How do you know if your system is failing?
• Toilets are slow to flush.
• Water backs up into sinks, toilets, bathtubs, and laundry machines.
• Gurgling sounds are heard when running water or flushing toilets.
• Grass is a deeper green color over the septic system area.
• Patches of unusual puddles and sogginess.
• Depressions forming in the soil (by or at the leach-line drainfields)
• Unpleasant smell in or around the house.
Flush toilets responsibly!
Toilets and your septic system are not trash cans! DO NOT flush products that do not easily degrade (ie: non-biodegradable). Keeping it simple. An easy rule of thumb is… do not flush anything besides human waste and toilet paper... Never flush:
• Cooking oils
• Grease or fats
• Flushable wipes
• Feminine hygiene products
• Facial Tissue
• Dental floss
• Disposable Diapers (or cloth types)
• Drain cleaners
• Cigarette butts
• Coffee grounds
• Cat litter
• Paper towels
• Cotton Swabs
• Pharmaceuticals (medications)
• Any household chemicals like gasoline, motor oil, pesticides, antifreeze, and paint or paint thinners.
What if my home has a Garbage Disposal?
Some experts say that if you have a septic tank system, you should get rid of the garbage disposal or at-least greatly limit the use of it. This will significantly reduce the amount of fats, grease, and solids that enter your septic tank and ultimately will clog its drainfield.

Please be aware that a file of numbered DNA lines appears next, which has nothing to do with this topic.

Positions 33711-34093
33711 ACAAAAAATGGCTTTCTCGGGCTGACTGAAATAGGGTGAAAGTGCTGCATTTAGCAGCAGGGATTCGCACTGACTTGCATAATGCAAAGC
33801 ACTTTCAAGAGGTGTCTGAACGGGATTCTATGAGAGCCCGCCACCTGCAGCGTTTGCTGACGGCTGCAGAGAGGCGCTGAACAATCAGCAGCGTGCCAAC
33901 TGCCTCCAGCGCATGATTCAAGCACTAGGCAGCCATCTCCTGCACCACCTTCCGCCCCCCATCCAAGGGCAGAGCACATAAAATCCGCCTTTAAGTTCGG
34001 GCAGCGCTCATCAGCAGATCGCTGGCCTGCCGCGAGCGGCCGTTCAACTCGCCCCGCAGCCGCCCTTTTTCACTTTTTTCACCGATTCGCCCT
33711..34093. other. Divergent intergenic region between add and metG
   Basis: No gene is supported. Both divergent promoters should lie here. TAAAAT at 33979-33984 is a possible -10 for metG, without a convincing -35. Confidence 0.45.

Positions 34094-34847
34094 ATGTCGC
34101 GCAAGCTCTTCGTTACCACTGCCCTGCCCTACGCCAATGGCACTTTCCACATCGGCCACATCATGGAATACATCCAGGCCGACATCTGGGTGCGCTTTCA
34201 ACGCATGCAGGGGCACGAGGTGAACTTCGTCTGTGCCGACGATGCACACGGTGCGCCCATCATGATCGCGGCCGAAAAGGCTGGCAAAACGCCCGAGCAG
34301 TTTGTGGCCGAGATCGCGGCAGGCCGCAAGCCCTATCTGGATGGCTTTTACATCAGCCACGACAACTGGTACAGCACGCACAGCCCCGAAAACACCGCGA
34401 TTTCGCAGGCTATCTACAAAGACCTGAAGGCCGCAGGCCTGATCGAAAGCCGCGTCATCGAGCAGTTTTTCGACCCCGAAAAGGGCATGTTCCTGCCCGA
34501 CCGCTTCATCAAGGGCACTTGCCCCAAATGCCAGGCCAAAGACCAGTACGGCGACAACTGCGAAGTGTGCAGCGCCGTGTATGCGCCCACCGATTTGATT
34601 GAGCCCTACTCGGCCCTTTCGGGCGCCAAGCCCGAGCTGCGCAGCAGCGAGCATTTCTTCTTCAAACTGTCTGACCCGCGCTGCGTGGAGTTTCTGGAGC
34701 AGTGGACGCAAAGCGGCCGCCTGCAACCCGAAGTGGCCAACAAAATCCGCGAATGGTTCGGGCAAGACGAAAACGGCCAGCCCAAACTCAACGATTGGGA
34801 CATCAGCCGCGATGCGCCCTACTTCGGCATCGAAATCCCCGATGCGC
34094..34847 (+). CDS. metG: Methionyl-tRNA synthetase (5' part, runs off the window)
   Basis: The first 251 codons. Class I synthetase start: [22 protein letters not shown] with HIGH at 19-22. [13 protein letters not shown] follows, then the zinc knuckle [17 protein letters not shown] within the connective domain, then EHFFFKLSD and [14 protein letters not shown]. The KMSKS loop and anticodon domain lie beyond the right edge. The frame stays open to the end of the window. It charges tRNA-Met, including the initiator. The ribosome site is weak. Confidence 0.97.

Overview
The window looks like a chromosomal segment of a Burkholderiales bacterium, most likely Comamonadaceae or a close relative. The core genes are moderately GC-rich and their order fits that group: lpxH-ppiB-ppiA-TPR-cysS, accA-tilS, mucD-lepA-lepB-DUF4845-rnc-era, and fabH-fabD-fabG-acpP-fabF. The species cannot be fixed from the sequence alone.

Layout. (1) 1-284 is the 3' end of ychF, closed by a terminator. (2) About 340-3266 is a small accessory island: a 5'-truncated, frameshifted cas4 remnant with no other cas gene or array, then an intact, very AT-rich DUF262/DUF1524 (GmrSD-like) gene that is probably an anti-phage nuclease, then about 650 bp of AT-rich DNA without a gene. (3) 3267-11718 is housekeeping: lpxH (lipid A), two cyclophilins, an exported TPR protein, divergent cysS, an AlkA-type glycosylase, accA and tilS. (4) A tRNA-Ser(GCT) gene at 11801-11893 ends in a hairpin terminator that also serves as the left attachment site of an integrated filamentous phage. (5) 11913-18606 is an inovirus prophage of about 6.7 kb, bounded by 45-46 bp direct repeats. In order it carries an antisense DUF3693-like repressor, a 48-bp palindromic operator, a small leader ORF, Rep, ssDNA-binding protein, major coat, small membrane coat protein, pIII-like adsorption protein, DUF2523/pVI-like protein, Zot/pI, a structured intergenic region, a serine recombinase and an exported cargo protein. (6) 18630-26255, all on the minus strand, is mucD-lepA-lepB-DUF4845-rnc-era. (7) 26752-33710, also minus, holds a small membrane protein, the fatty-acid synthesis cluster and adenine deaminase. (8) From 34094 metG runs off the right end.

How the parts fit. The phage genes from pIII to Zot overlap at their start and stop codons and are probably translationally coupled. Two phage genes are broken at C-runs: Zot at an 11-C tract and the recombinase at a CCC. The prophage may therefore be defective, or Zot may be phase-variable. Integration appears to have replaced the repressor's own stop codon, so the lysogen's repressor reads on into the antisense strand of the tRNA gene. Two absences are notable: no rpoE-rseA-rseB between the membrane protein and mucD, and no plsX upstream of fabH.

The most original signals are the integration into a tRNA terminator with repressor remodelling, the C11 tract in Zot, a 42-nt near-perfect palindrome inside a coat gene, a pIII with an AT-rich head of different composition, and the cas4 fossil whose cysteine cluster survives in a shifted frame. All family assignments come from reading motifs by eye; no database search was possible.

If you consistently use a garbage disposal, seriously consider an upgrade to a larger septic tank and have it pumped-out more often.
The following tank size guide pertains only to septic tanks of Residential Homes.
• 1,200 gallons for 1 to 3 bedroom house
• 1,500 – 1,650 gallons for 4 bedroom house
• 2,000 gallons for 5 bedroom house
• 2,500 gallons for 6 bedroom house
Maintain Your Drainfield
Your drainfield is the final component of your septic system that removes contaminants from the effluent liquid that emerges from your septic tank. Here are a few things you should do to maintain it:
Plant only grass over and near your septic system. Plant trees and shrubs at the appropriate distance from your drainfield. Tree and shrub roots can interfere and damage the system. A septic service professional can advise you on the proper distance - this depending on your septic tank system and landscape.
• Never park a vehicle or drive on your drainfield
• Keep livestock, and other heavy equipment off the septic system area.
• Avoid building structures or driveways over the leach fields or anything such as extended patios that limit access to the septic leach lines, the "tank" and/or the distribution box.
• Use Water Efficiently
Did you know that the average indoor water use in a typical family home is nearly 70 gallons per individual per/day. A “leaky or running” toilet can waste as much as 200 gallons of water per day.
All of the water that a household sends down its pipes ends up in its septic tank system.
The more water a household conserves, the less water goes into the system therefore this helps to eliminate any unnecessary strain. Remember that efficient-water-use is the conservation of water, thus the practice of less water usage greatly helps the operation of a septic system and helps reduce the risk of failure.
Hopefully you will find this information helpful.
If you have any issues with your system, make sure you contact a local licensed/certified Septic System service professional-technician and have them come out and inspect your system.
Oscar Castillo : Broker Associate (San Diego, CA)
- Residential Brokerage